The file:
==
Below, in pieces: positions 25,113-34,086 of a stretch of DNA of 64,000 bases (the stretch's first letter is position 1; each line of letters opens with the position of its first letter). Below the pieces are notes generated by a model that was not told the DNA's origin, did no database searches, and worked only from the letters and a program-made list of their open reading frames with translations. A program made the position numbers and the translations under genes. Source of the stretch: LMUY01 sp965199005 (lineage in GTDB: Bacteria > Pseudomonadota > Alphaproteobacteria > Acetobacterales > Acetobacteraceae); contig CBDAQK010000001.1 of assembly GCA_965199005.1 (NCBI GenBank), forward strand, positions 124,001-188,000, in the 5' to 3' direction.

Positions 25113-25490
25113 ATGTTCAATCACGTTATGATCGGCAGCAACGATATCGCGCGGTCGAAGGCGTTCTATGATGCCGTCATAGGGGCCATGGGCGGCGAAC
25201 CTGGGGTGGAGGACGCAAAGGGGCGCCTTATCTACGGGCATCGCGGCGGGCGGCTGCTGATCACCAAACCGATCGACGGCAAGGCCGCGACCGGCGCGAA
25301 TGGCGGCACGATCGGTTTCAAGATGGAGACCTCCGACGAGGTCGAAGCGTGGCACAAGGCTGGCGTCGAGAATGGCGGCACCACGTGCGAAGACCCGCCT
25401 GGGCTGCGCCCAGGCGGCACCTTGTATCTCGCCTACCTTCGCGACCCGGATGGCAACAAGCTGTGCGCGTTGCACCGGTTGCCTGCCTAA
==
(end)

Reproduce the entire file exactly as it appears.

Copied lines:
Below, in pieces: positions 25,113-34,086 of a stretch of DNA of 64,000 bases (the stretch's first letter is position 1; each line of letters opens with the position of its first letter). Below the pieces are notes generated by a model that was not told the DNA's origin, did no database searches, and worked only from the letters and a program-made list of their open reading frames with translations. A program made the position numbers and the translations under genes. Source of the stretch: LMUY01 sp965199005 (lineage in GTDB: Bacteria > Pseudomonadota > Alphaproteobacteria > Acetobacterales > Acetobacteraceae); contig CBDAQK010000001.1 of assembly GCA_965199005.1 (NCBI GenBank), forward strand, positions 124,001-188,000, in the 5' to 3' direction.

Positions 25113-25490
25113 ATGTTCAATCACGTTATGATCGGCAGCAACGATATCGCGCGGTCGAAGGCGTTCTATGATGCCGTCATAGGGGCCATGGGCGGCGAAC
25201 CTGGGGTGGAGGACGCAAAGGGGCGCCTTATCTACGGGCATCGCGGCGGGCGGCTGCTGATCACCAAACCGATCGACGGCAAGGCCGCGACCGGCGCGAA
25301 TGGCGGCACGATCGGTTTCAAGATGGAGACCTCCGACGAGGTCGAAGCGTGGCACAAGGCTGGCGTCGAGAATGGCGGCACCACGTGCGAAGACCCGCCT
25401 GGGCTGCGCCCAGGCGGCACCTTGTATCTCGCCTACCTTCGCGACCCGGATGGCAACAAGCTGTGCGCGTTGCACCGGTTGCCTGCCTAA